I know one girl who was brainwashed at university and felt guilty constantly because of what white people had done to other races.  She loathed the fact she was white, female, and human.  Her consideration for other races and species eventually outbid her means after she gave away all she had, and worked for charities for no money.  Her family is still suffering.

Look after yourself and your own tribe first.  Spend energy on yourself to get where you need to be emotionally and physically.  Only then will you have the power to help others.


Respectful to those who deserve respect. Respect is defined as:

1. a feeling of deep admiration for someone or something elicited by their abilities, qualities, or achievements; and,

2. due regard for the feelings, wishes, or rights of others.

Respect in the first definition is for those who earn it through their actions.  Those who inspire us earn our respect.

In the second definition we treat everyone nicely unless our feelings, wishes or rights are impinged upon, or aggression is warranted.  Due regard for feelings and wishes is not for those who are assholes, special snowflakes, or those who have done nothing in their lives and still feel entitled to special treatment.


Self-honesty at all times, and honesty to others when required.  Self-honesty is the only appropriate way through this mess we call life.  Looking at our own lives without vaseline-fogged lenses tells us where we are fucking up, and where we are really succeeding.  True insight is a Castanedian Death-on-our-shoulder, ready to show us reality, the real, horrifying, but honest reality.

Too many people blame others for their position in life.  True men take responsibility for where they are, and take steps to learn and create the life they really want.

In my case I was a true fuck-up.  I did blame my parents for a long time, but in the end I had to be honest and see the one who had to change.  Taking a blazingly hard look at myself, I saw that almost everything had to be remade.  If I wanted to be happy and satisfied I would have to start from the bottom on every scale: charisma, strength, intelligence, wisdom, knowledge, confidence, and all the rest of those awesome words.  Self-honesty showed me this.

Honesty toward others is a tricky one.  We all tell white (and cream, tan and downright shit-brown) lies from time to time.  True honesty at all times is the most energy efficient method, because keeping track of lies is difficult.  But if you want to make it in the world, you HAVE to lie.

Perhaps a better way of putting it is: be discreet.  Put everybody on a need to know basis.  Discretion is one of my core principles.  I would prefer to omit than to lie.


Next week is The Dos and Don’ts of being a Dad – Part 2.  I’ll cover the principles I strive to abide by while raising my kids.




Scary prisoner says, PICK UP THE SOAP

Modern Man’s Intro To Principles

Are you living by your own rules, or by those pre-defined by others?

Principles: they make life easier.  In a set of principles I have a decision-making matrix. My principles are general enough that they cover a wide swathe of situations.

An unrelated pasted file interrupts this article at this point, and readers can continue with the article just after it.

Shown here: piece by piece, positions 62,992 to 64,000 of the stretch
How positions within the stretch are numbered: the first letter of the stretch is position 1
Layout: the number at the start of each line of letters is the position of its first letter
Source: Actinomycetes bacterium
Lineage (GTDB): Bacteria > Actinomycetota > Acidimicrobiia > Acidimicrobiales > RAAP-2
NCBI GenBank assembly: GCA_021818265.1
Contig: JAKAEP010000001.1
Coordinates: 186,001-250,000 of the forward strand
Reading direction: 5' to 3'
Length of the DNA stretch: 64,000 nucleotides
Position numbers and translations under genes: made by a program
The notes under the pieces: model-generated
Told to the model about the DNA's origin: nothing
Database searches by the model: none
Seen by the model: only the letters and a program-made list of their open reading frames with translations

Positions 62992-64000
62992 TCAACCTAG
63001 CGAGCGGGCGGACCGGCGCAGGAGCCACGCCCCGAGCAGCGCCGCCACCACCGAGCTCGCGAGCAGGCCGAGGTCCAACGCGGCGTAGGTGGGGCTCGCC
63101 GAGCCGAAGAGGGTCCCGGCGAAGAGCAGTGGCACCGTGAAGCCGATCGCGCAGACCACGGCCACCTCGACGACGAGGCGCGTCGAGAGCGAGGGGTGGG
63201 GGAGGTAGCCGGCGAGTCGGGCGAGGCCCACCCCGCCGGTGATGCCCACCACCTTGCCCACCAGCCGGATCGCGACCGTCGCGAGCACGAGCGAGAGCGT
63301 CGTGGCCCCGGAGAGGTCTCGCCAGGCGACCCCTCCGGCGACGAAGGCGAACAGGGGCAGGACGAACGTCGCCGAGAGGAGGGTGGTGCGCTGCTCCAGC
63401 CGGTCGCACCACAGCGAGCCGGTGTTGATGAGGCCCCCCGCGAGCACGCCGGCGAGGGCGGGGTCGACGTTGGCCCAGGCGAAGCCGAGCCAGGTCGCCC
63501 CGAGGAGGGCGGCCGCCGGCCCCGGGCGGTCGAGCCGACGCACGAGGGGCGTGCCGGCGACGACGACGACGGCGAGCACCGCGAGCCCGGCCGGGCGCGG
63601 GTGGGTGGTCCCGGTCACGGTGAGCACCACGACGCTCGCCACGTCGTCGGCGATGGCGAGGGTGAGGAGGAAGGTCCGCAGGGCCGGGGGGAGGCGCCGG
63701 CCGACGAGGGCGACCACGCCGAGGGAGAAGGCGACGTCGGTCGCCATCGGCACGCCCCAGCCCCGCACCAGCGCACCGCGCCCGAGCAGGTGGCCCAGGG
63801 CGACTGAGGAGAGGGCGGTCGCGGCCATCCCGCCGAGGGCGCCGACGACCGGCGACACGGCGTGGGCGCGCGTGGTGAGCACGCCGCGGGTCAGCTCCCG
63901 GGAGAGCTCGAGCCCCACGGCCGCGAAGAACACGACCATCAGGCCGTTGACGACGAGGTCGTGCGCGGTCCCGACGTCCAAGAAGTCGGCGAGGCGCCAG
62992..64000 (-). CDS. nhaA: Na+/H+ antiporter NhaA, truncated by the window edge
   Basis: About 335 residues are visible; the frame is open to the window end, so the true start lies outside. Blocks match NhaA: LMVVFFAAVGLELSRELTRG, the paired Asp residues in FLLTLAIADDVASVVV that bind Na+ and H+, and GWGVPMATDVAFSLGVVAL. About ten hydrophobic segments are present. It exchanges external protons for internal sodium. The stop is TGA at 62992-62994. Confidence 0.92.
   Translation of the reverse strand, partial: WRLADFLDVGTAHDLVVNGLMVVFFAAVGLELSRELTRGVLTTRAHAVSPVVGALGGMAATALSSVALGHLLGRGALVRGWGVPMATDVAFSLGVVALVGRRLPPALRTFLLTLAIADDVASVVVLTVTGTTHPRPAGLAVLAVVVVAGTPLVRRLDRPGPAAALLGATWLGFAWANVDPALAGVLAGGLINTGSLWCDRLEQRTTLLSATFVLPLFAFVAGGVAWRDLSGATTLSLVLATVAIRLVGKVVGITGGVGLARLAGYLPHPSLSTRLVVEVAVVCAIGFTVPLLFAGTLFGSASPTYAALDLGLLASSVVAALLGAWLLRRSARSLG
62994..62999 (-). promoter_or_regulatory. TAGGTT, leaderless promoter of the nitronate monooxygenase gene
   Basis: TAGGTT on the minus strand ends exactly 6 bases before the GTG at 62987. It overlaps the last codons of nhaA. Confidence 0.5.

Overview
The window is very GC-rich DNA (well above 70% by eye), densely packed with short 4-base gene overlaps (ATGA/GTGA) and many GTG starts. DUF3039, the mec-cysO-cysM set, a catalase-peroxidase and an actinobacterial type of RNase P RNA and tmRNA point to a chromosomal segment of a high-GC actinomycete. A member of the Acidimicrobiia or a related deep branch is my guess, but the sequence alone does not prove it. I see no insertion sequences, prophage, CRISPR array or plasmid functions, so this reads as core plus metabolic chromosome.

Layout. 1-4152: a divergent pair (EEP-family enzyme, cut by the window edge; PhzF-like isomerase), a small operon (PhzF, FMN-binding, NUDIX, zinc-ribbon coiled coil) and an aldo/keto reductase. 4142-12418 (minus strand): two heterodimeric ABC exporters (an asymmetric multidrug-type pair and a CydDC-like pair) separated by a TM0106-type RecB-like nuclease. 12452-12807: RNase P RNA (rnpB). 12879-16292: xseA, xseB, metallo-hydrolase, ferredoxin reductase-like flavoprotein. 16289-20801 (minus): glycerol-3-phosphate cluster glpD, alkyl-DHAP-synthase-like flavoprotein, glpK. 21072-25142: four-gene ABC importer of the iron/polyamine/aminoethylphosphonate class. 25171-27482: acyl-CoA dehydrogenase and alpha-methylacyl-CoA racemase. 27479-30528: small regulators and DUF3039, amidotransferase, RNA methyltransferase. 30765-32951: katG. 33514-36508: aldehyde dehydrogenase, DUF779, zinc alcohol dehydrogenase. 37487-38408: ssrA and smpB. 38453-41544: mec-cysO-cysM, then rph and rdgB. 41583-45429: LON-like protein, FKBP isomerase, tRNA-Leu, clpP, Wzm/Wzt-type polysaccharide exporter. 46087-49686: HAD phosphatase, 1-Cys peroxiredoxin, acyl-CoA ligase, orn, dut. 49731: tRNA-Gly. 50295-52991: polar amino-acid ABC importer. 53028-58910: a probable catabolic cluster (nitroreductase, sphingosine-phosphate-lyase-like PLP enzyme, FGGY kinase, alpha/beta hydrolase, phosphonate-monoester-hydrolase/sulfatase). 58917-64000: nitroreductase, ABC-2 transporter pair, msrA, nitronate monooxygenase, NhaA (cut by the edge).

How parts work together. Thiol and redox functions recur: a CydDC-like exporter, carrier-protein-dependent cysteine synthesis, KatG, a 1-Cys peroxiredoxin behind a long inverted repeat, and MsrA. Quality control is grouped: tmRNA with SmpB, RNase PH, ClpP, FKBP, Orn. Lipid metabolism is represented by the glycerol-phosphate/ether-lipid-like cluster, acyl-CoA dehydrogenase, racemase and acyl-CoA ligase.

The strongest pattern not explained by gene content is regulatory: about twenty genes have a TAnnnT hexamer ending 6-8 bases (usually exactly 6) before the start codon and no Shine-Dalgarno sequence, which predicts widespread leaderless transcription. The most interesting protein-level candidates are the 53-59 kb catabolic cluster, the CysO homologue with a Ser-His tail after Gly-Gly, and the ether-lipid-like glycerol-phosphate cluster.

Principles govern my behaviour in a consistent manner.  When the world is going to shit around you, knowing how you will handle the fan-splatter effect creates a rock-solid foundation of confidence in your actions.

The prime reason I have principles is for energy.  Consistent action in certain areas cuts down on the energy overhead usually reserved for decisions.  Making decisions takes a bajillion joules of energy from your life every day.  I only have a limited amount of energy.  The more energy I conserve, the more I have to use elsewhere.  It’s the effect on your energy bill of having three minute showers instead of skin-blistering hour long marathons. Although saving personal energy is far more satisfying.  I hate three minute showers.

It’s the same reason corporations systematise their regular actions.  If they find something happening frequently, they create a system that fast-tracks the simple stuff:

  1. Been in this situation before?  Check.
  2. What did we do last time?  A, B and C.
  3. Did A, B, and C get us what we wanted?  Check.
  4. Do A, B and C.

Number three is key.  We need to decide what we want, and create our principles based on that.



example time!


In the past, I have been overpaid by my employers.  I used to fret about whether to tell my employer and give the cash back.  I was torn between money and morals.

What did I want?  I wanted the cash, but I also wanted to not stress about 1) whether my employer was testing me, and 2) whether I was doing the “right” thing (more on the “right” thing in a moment).

Action One was giving the cash back.  I would be relieved of anxiety and stress, but I would be poorer.  Perhaps my employer would think of me as an honest person, but this would give me no benefit in real terms.

Action Two was keeping the cash.  I would stress about it, but I would have more money, a very real benefit.